Wednesday, January 15, 2014

Tudor drama, false eyelashes, and a Christmas poetry haul

Tyndale faces his dissertation committee
Back when I was deep in the muck and mire of working on my dissertation I came to rely on two great escapes to keep me sane:  watching The Tudors on DVD and reading beauty blogs.  The Tudors was oddly comforting as the worst fate waiting me if I failed in my attempts to get people to reclaim their authentic voice in prayer was that my thesis wouldn't be proved.  Poor William Tyndale, he met a fiery end simply for encouraging people to claim the right to read the Bible in their own language.  With no funeral pyre in my future, I plugged along with my work.  As advisers and wives came and their heads went, as Henry grew fatter (or at least as fat as they could make the lithesome Jonathan Rhys Meyers appear) and more paranoid, I continued to research and write and when Tudor England and twenty-first century theopoetics got to be too much for me, I'd sneak a peek at posts on five ways to wear one lipstick or watch video tutorials on the easiest way to put on false eyelashes.  (I tried it once for a party.  While it was indeed easy to attach the lashes, I showed up at the door of my best gay friend who took one look at the feathery extensions and said, "I don't like them."  Oh well-- the tutorial promised it would be easy not necessarily look good.)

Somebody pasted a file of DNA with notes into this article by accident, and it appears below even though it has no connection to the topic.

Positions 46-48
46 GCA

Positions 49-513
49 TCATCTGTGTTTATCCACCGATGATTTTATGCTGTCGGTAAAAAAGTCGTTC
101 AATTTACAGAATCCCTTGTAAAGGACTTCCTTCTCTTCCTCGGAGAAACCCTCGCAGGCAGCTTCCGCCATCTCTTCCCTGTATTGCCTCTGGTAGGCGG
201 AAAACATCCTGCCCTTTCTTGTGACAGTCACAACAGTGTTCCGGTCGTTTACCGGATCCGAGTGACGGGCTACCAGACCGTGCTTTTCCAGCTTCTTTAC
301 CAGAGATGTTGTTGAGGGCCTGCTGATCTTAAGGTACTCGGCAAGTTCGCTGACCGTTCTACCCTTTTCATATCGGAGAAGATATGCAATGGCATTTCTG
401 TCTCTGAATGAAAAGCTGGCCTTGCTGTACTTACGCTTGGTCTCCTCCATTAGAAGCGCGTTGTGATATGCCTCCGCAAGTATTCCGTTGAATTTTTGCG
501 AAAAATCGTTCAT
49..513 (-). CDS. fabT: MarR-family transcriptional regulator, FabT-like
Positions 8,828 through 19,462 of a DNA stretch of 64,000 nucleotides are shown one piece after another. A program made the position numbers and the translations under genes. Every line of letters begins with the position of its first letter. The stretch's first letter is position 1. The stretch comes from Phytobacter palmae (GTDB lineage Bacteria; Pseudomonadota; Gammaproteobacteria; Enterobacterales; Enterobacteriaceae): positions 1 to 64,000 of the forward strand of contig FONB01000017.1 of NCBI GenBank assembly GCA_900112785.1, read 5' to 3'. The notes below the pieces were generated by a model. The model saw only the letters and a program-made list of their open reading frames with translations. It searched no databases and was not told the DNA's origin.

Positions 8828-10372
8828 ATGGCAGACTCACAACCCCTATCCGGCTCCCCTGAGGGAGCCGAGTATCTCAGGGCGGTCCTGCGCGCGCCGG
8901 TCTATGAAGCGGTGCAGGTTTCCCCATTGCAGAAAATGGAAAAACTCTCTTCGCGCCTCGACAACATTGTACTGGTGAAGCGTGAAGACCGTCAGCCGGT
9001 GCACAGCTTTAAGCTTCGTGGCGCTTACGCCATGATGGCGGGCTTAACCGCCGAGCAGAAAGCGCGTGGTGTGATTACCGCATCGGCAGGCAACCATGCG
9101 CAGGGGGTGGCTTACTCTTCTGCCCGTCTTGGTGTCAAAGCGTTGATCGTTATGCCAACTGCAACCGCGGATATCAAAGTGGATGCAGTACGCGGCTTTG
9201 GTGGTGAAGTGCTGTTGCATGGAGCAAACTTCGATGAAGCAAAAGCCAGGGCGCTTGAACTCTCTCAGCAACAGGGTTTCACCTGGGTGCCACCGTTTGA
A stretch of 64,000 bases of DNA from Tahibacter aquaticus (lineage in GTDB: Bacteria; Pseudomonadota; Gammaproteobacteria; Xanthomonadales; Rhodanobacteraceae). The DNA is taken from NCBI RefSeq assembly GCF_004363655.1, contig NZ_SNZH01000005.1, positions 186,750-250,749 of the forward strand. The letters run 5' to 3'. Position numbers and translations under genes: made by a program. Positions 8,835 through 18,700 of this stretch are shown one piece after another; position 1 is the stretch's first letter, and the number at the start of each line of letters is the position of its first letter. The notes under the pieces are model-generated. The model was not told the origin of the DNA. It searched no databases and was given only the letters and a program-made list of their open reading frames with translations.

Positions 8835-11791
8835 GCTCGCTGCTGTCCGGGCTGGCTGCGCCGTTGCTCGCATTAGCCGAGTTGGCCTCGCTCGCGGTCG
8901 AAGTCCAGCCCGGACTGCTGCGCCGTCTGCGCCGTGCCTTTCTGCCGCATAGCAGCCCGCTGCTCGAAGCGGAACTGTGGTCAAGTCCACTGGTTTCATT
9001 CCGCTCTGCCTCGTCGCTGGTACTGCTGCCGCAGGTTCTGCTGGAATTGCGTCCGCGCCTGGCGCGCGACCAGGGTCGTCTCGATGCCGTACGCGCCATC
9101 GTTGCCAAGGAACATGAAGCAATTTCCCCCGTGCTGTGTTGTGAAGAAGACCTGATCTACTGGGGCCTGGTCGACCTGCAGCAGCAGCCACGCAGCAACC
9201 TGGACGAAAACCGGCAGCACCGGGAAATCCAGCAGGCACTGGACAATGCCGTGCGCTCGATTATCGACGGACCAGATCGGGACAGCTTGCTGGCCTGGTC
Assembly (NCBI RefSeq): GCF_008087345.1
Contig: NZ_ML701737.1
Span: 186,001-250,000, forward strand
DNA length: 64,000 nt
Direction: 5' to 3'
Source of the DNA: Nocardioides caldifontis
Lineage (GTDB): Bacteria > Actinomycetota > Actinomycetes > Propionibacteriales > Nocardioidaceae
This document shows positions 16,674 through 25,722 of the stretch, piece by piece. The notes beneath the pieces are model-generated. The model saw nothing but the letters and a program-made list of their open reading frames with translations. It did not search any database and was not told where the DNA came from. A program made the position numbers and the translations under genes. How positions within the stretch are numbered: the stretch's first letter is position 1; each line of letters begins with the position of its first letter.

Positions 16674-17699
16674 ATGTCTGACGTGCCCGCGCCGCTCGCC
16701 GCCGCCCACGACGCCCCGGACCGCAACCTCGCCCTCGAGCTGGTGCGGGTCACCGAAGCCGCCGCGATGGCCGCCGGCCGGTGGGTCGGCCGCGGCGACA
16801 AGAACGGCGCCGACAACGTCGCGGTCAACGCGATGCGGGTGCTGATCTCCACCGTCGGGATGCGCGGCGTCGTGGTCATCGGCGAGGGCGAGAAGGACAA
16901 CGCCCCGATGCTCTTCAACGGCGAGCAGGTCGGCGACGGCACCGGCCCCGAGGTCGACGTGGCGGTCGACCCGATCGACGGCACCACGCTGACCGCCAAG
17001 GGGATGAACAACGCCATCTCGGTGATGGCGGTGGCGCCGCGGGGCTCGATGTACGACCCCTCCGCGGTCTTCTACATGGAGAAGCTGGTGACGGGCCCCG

When the Tudors and my dissertation work came to an end, so did my foray into the world of beauty blogs. And while I can only remember one or two ways to wear my favorite lipstick, I do recall one of the things I picked up from all those nondescript beauty blogs I plowed through:  what the word "haul" means in blog/vlog terms.  a large assortment of stuff acquired at one time. Usually said bloggers/vloggers would show their haul and their first impressions of products.  

This morning as I was preparing to wedge my new poetry books I received for Christmas on my stuffed shelves, I thought, "If it's done with make up, why not with books?"  So here you have it:  samples from my first ever poetry haul.  

I've just dipped into this a bit, rereading a few old favorites and nibbling at some new-to-me poems including this one:

Those who will not slip beneath
     the still surface on the well of grief,

turning down through its black water
     to the place we cannot breathe,

will never know the source from which we drink,
     the secret water, cold and clear,

and find in the darkness glimmering,
     the small round coins,
           thrown by those who wished for something else.

Selected Poems by Kerry Hardie
Although I've only discovered the poetry of Kerry Hardie in the past year or so, she's been well known and much lauded in Ireland for several years.  I've posted one of her poems before on this blog  and have often thought about posting the much longer "Sheep Fair Day' which I love.  You can listen to the audio of her reading that poem, found in this book, here.  

feminine gospels by Carol Ann Duffy